Students and Postdocs
Ambroise PEUGEOT - Post-Doctoral Associate funded by ANR on the QIPHSC project.
2020: Etienne BARGEL (ENS Paris-Saclay L3), Elie DE SEZE (ENS Paris-Saclay L3), Luke PILACHE (X-Bachelor L2).
- Oct 2020: Welcome to Ambroise who joined the group as a post-doctoral associate.
- Sep 2020: Congrats to JD who was awarded a young researcher grant from ANR.
- Sep 2020: Landry was awarded an ERC Starting Grant! → X news article
- Jun 2020: Congrats to JD for his paper published in SciPost Physics Core on the Scattering description of Andreev molecules.
- Jun 2020: Welcome to Etienne, Elie & Luke who joined the group as summer interns.
- Mar 2020: Congrats to Landry who was awarded the 2020 Nicholas Kurti Science Prize, together with Rebeca Ribeiro from CNRS C2N à X news article
- Feb 2020: Tons of room-T µwave components have arrived.
- Nov 2019: Congrats to JD for his nice PRL paper that reports how a carbon nanotube can be used to guide electrons in graphene à spolight in Physics, Science & MRS Bulletin
- Sep 2019: New DC electronic instruments (oscillos, sources, DAC, amp).
- Sep 2019: JD and Landry got tenured!
- Aug 2019: Congrats to JD for his paper published in Nano Letters on Nonlocal Josephson effect in Andreev molecules.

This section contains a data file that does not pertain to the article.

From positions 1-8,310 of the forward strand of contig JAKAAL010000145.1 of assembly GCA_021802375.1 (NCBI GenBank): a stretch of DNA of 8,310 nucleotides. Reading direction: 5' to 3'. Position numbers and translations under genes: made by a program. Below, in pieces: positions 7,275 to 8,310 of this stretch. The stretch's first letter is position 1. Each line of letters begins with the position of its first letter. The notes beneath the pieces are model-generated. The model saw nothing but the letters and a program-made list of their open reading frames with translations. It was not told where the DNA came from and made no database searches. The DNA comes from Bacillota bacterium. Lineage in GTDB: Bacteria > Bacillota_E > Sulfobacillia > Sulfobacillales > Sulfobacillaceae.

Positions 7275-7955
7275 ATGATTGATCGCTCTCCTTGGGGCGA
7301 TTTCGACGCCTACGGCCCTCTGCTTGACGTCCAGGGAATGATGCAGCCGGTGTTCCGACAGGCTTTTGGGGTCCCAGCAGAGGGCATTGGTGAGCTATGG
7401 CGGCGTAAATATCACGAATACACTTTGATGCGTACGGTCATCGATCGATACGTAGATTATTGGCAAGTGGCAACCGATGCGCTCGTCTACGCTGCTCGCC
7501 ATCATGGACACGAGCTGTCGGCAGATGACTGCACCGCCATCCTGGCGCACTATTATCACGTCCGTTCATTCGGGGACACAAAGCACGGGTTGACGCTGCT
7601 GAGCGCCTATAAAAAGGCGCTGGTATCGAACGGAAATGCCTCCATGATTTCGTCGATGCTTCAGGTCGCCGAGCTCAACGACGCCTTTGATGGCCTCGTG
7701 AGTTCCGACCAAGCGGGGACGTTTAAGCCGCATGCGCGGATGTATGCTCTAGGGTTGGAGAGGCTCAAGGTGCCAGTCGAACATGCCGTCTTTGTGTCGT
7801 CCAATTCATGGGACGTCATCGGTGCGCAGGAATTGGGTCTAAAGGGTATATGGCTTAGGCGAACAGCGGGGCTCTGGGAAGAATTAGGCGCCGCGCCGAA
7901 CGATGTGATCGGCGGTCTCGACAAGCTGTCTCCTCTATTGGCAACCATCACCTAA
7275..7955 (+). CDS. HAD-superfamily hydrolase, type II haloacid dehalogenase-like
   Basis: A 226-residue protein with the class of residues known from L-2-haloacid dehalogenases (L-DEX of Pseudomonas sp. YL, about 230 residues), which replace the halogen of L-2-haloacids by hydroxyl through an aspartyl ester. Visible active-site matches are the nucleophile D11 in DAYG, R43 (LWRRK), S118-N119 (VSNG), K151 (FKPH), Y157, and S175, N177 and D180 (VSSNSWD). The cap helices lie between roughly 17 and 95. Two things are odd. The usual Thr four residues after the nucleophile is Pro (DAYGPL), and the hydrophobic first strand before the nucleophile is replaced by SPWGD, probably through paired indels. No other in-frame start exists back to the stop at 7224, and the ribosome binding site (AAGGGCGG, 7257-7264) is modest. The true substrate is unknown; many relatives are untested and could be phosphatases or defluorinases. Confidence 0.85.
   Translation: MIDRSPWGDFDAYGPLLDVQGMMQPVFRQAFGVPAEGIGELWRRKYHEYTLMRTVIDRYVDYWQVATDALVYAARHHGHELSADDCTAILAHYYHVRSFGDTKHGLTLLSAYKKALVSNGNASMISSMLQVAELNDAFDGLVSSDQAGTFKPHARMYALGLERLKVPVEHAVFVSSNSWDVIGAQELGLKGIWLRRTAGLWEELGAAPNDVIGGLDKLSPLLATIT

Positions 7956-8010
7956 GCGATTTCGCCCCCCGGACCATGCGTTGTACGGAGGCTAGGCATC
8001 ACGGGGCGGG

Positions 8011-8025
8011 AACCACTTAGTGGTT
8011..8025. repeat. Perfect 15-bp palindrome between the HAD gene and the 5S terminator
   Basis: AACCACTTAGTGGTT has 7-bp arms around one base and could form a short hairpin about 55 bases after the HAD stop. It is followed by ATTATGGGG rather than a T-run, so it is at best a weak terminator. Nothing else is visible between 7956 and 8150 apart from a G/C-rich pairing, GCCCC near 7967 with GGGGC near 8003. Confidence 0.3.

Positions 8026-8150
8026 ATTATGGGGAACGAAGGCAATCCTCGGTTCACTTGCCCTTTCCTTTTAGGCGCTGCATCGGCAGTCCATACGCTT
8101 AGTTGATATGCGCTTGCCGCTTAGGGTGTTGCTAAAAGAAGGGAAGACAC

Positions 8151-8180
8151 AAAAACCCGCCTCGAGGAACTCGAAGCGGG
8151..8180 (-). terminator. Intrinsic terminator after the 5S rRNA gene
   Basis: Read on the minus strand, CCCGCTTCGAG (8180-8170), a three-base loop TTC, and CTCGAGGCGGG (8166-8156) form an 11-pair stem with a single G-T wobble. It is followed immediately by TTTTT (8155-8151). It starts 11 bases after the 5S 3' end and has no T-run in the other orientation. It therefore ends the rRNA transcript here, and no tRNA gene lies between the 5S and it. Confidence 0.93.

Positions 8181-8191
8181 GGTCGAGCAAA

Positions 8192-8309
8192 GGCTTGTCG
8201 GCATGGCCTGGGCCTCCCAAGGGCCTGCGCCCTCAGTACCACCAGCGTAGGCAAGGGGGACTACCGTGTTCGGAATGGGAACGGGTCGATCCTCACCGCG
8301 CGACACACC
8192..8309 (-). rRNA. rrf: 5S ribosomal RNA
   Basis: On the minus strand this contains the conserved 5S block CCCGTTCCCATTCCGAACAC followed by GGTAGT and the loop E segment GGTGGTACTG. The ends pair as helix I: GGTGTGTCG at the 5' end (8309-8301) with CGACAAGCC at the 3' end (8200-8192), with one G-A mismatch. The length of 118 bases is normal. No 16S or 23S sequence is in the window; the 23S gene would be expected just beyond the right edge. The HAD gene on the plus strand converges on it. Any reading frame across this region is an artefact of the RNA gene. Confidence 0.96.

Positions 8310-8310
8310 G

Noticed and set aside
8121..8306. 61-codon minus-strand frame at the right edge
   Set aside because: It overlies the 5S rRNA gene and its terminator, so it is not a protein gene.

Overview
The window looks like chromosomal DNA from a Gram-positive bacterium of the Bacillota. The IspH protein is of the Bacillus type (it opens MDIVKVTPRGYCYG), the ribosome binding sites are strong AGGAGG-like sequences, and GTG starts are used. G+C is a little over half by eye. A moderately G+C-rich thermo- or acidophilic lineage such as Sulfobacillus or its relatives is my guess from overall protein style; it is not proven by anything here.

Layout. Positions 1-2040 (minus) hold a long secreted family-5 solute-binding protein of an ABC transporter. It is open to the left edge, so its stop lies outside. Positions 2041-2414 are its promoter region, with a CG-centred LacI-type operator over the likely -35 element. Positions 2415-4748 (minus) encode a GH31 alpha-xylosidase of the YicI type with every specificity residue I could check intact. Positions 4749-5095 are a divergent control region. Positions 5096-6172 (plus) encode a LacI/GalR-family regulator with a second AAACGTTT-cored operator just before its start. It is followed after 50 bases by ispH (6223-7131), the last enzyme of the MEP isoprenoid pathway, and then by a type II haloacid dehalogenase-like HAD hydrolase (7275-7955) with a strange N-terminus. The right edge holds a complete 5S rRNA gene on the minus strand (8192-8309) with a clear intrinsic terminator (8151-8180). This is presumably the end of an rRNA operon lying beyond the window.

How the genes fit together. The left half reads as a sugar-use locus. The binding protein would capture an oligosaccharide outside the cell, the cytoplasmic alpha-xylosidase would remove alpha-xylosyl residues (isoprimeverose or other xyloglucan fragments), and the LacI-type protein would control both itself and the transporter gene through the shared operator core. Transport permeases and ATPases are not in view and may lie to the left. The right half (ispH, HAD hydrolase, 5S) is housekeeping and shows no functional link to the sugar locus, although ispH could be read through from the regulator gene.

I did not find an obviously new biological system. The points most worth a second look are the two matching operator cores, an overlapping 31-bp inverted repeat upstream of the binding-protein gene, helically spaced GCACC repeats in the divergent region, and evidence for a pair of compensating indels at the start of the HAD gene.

- Aug 2019: New paper by JD & co published in Physical Review Applied on Injection Locking and Parametric Locking in a Superconducting Circuit.
- Jul 2019: We've received our cryogenic circulators and amplifiers from LNF.
- Apr 2019: We've installed our new BlueFors dilution refregirator. Base temp = 8 mK !!!
- Mar 2019: After 3 months, electricity, masonry and plumbing works are finished! Our lab is ready to get the fridge. And we've just received our expresso machine !
- Jan 2019: New RF equipments from Rohde & Schwarz (1 VNA, 1 PSA and 3 MSG).
- Jan 2019: Congrats to Landry for his paper published in Nature Nanotechnology on a graphene-based superconducting qubit à spotlight by Nature Nano & MIT News
- Nov 2018: New paper by Landry & co published in Science that shows gate-controllable superconductivity in monolayer WTe2 à spotlight by MIT News
- Sep 2018: We've received a 40L cylinder of He3. Thanks to MHD and the DOE :)
- Sep 2018: New paper by Landry & co in PRB that reports tunneling spectroscopy measurements of graphene proximitized by large-gap superconductors.